Between all of us we eke out a fine existence—appointing daily committees on grub, on cooking, on housework, etc. Cooking all done in the street. No fires, nor lights allowed in the houses. We have had a dozen earthquake shocks since the [main] destroyer but none of them very dangerous. The great fear now is an epidemic as the result of [un]sanitary conditions. The sewer system was wrecked. Garbage holes and closets have been dug in the middle of the principal streets by the score and the military authorities are doing everything possible to avert the epidemic. But nevertheless, there are probably 50[?] hospitals filled to the doors with patients. One of the most horrible features of the whole thing was the confinement of over 100 women the second night of the disaster in Golden Gate park and the Presidio, the common camping grounds. The mothers were without shelter or medical attention, and many of them died with their babes. Literally scores of men have been shot dead for stealing or for refusing to work when commanded. One offense is quite as grave as the other in these times. If a soldier tells you to do a thing and you hesitate it is as much as your life is worth.
            I understand the first reports that went out placed the loss of life at 300. Absurd! That many were crushed in two hotels that I know of. The exact number may never be known, but it cannot possibly be under 3,500, and may run as high as 6,000. The streets are filled—or were until a couple of days ago—with women and children crying aloud for their loved ones, and men went through town half-crazed searching for their families. It is difficult to understand how so many families were separated, when the earthquake occurred at the respectable hour of 5:15 a.m., but there were thousands. The people are only coming to their senses now. The papers are devoted almost exclusively to the personal advertisements of friends inquiring for friends and registry stations are maintained in all parts of the city for the benefit of the seekers.
            A striking feature of the calamity is the good nature which prevails among the saner classes. Men who were in affluent circumstances a week ago today are on a level now with the humblest laborer. I have seen multi-millionaires, dressed in long frock coats and silk hats—all they saved, perhaps—standing in a line two block long, behind Chinese or Italian laborers, awaiting their loaf of bread for the children at home. They take it good-naturedly. They realize how hopeless any other course would be.
            “We’re all even now,” they say; “we’ll start again and see who gets the money.” It was common to see an army captain dash up to a mansion on Van Ness avenue (which was, of course, the most fashionable residence street) and tell the owner he had 15 minutes to clear out before they dynamited the house.
            “But,” he might say, “don’t you know man, that this represents the savings of a lifetime?”
            “Fifteen minutes, I said!” And the officer would spur on his horse to the next mansion. Millions of dollars were lost to dynamite in the effort to check the raging fire. The fire itself is beyond description. If you can imagine a mass of buildings extending from Fort Douglas to the Jordan river, and from Mill Creek to Anderson’s tower, all burning, you have some idea of the fearful, yet inspiring, sight.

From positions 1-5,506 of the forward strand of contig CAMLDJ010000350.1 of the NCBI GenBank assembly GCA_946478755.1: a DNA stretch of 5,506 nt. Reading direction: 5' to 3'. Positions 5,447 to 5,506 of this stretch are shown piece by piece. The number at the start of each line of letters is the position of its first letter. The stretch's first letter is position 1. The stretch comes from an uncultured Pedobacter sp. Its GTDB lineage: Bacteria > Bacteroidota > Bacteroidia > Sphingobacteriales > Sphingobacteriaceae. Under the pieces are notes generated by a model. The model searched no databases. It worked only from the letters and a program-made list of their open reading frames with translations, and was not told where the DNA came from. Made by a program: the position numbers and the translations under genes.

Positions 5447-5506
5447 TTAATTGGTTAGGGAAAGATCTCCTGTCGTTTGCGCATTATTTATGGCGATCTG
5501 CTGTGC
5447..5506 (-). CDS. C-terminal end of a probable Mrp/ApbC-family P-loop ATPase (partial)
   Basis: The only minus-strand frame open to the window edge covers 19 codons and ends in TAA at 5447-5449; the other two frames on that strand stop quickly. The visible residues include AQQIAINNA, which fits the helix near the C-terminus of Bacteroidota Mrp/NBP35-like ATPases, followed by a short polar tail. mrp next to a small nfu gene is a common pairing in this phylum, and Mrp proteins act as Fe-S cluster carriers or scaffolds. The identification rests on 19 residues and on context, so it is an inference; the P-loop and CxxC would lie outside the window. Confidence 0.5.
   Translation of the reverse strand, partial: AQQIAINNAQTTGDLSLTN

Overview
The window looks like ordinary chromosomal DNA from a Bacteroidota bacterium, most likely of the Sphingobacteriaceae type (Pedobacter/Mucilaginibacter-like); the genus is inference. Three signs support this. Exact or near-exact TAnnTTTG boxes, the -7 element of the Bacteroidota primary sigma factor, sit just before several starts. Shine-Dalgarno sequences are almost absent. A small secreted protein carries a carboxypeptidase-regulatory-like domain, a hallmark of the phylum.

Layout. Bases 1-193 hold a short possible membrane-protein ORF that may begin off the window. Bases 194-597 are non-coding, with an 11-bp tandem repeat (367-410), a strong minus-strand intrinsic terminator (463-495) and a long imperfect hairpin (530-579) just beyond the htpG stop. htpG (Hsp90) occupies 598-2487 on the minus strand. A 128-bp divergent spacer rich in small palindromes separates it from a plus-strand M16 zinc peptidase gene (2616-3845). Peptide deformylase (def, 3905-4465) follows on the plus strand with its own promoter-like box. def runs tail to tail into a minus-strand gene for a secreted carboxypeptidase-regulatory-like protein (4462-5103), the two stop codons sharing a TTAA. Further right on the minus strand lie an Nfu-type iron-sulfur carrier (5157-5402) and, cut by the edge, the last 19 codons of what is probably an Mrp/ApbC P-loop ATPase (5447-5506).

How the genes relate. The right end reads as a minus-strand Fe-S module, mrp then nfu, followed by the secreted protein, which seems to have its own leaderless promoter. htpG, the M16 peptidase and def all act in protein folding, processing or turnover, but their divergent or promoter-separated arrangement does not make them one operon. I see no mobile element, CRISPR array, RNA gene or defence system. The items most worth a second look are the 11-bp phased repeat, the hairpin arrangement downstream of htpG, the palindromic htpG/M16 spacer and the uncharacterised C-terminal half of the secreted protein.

Wally and myself had been working at the Chronicle office late on Tuesday night. . . . So it was about 5 o’clock [am] when we started home. We were standing in front of the Auditorium hotel when the crash came. Instinctively we started for the middle of the street, and where we had stood less than one second before there was a pile of bricks seven feet high. The whole top of the structure had fallen down. It had four stories to run and we had about 60 feet. We won. It was the first earthquake I had ever experienced, and believe me, they are very unpopular with your eldest son. While I was writing this paragraph the house shook slightly, but we are rather getting used to it now. The fear of another quake is keeping thousands of people out of their homes, but our little group has decided that we cannot possibly go until our time comes, and have settled down to enjoy life—and get as much comfort out of present uncertain conditions as best we can.
            To return to the first crash. It was terribly spectacular to see houses crumbling and hear the crash of timbers as great wooden structures tottered from their foundations or were wrenched out of shape. In less time than it takes to tell it, the street we were on . . . was filled with men and women in nightgowns or blankets, or entirely naked, running back and forth like so many sheep. In running we had to spread our feet wide apart to keep from being hurled to the ground, so violent was the tremor.
            “They come in threes!” Wally shouted. “there will be two more. Get to the middle of the street.” And away he rushed, me following. Suddenly—God only knows how—I saw that he was directly under a mass of electric wires and the danger suggested itself to me. I called to him to come away from the wires, and he started back. He had no sooner rejoined me on the sidewalk than the wires came down, sputtering and tearing up everything they touched. That we were not both electrocuted was the second miracle of the morning. Eventually, we moved cautiously up the street. Half the fear had left us, or probably the full fear had not yet come to us, for we began to congratulate ourselves; first, on our escape, and secondly, that we were probably the only reporters on the street at that hour and could therefore make thrilling stories of what we had seen. Laughable, indeed, looking back on it. We little dreamed that a few hours later every newspaper office in town would be smoldering ruins, as well as half the town.